What are we doing? Why are we implementing this sorry excuse for a user story? What will this user story achieve in the bigger picture? Is there even a bigger picture?
I have attended several refinements as a coach, where I was waiting for those questions to arise… Unfortunately, they are rarely asked. Usually, because there is no easy answer to these questions. The difficult truth is that we all like to please others, so we would rather stick our heads in the sand and hope everything will turn out fine.
And that is exactly what we get. Instead of having an awesome job, doing cool stuff and making a difference: our job will be just that, it will be fine. And it could be so much better, with some practices I will share on this blog.
If you do not understand how your work contributes to others, you will gradually lose motivation and become passive and responsive at work
I don’t know about you, but I want to be more than just fine. I want to live an amazing life and I would hate to become a responsive individual. And I believe I am not the only one driven by this idea.
When I was young, I resented people that showed responsive behavior at school or at work: people who only act after they have been told to do something. But over the past few years, I discovered that this happens for a reason. Responsive behavior is a natural result when working in a non-motivating environment.
One of the most important factors of a motivating environment is to have a sense of purpose (see Dan Pinks Drive). We need direction. We need to know how our efforts can have an impact. If we don’t understand how our efforts can contribute to a greater cause – a cause bigger than ourselves – we tend to settle for the status quo, and just do as we’re being told. So without a sense of purpose, we tend to become those responsive individuals. We need direction to be amazing. We must create it for ourselves, or we need someone with a vision.
So how do we create this direction, this sense of purpose in our work environment?
I’ve discovered that the best way to introduce purpose in an organization is at two levels: at a conceptual level (a product vision) and a tangible level (metrics). The conceptual level helps us understand how our contributions can help achieve something bigger than ourselves, it gives us meaning. It’s also essential to answer questions like: “Why are we implementing this user story?”. The tangible level helps us focus on doing the important stuff and not dwell on philosophical discussions, it’s actionable.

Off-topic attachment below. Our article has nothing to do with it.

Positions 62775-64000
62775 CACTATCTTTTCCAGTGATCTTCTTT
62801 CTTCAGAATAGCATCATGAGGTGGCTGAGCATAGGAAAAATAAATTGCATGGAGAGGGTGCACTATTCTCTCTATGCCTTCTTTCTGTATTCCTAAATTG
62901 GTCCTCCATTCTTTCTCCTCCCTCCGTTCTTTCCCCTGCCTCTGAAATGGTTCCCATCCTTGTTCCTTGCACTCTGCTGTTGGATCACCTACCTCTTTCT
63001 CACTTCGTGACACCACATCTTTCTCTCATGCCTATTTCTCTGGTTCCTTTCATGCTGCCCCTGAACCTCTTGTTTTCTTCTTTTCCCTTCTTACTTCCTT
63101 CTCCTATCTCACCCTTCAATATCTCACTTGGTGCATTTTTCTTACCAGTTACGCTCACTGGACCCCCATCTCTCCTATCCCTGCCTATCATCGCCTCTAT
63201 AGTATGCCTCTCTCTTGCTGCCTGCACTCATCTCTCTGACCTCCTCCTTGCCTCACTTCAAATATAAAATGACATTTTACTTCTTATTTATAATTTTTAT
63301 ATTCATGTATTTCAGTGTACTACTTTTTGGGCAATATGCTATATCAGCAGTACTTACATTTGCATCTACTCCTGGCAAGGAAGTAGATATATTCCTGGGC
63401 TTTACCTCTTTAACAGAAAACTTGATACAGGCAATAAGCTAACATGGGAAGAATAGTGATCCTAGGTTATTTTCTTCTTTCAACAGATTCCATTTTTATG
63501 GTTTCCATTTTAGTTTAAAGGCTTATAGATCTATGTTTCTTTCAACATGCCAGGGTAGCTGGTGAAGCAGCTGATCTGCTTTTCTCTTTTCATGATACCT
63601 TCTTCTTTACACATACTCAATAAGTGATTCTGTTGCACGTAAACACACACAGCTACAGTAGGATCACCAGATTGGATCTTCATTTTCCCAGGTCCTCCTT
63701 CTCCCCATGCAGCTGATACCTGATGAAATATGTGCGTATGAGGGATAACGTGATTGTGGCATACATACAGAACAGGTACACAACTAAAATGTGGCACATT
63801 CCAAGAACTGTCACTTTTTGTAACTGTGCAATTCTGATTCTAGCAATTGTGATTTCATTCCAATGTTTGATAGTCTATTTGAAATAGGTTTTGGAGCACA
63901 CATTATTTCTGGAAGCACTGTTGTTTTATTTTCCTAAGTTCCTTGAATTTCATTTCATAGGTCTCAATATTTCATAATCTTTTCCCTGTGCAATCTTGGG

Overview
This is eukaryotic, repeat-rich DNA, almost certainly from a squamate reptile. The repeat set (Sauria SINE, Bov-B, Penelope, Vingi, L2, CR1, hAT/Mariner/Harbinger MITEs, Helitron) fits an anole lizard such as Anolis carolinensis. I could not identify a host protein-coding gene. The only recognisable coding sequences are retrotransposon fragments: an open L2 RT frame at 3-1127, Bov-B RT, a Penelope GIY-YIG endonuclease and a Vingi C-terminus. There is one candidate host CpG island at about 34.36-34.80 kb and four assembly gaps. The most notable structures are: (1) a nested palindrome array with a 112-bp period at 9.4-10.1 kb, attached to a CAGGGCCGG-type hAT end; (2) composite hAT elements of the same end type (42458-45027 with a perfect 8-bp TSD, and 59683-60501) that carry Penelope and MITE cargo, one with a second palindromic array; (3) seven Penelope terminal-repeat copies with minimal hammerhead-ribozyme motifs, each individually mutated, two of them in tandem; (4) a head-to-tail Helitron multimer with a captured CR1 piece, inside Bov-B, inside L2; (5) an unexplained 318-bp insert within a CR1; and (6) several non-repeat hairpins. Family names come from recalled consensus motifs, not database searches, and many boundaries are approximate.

Conceptual level: create a shared vision for the product
A shared vision enables developers to think about what’s best for the product. Should we implement this user story? Or should we do something entirely different? Perhaps there is a way to solve the customer’s problem with a single line of code. To have this discussion, teams should be aware of a vision for the product. Even better, they should understand it and be able to criticize user stories, using this vision.
A good vision always takes into account the principles of SAM:
Specific: A product vision must be specific so that developers can use it to discuss user stories.
Acceptable: A product vision must be acceptable, for developers to take it seriously.
Meaningful: A product vision should explain why developers spend 8 hours a day on this product, and not quit tomorrow and join the competitor.
BAD VISION: “Our product is almost as good as our competitor’s.”
GOOD VISION: “Our product will help people to visualize quality.”
GOOD VISION: “Our product will turn online shopping into a personal experience.”
GOOD VISION: “With our app the user can order food with a single click of a button.”
These product visions are acceptable, can inspire certain people, and can be used to criticise or discuss user stories.
Visualize the important metrics (instead of just velocity)
Metrics are incredibly powerful. Whatever metrics you choose to visualize with your team, those metrics will become what the team will focus on. If you set up a dashboard in your team room that visualizes the amount of 500 errors in production, the team will focus on reducing the amount of 500 errors. This is automatic behavior. We want other people to think positive about us, so if you visualize any aspect of yourself or the team, your natural behavior would be to improve that aspect.
Unfortunately, many teams that are starting with Scrum use velocity as a primary metric. Based on the previous example, you might be able to guess what this will result into… The team will focus on delivering as many user stories as possible, but with no regard to the quality of what they deliver. Then the customers will become less satisfied and demand new things, which results in huge pressure to deliver a lot of crappy software.
But as you might understand by now, this can be used to your advantage as well. If you create a metric for the quality of your software and make this visible for the entire the team, the quality will automatically go up. Simple as that!
The difficulty lies in selecting the correct metrics to visualize. These are some of the useful ways to visualize important metrics:
- The code coverage results from running your automated acceptance tests.
- The number of individual users on production.
- A colored led lamp showing the status of the build pipeline.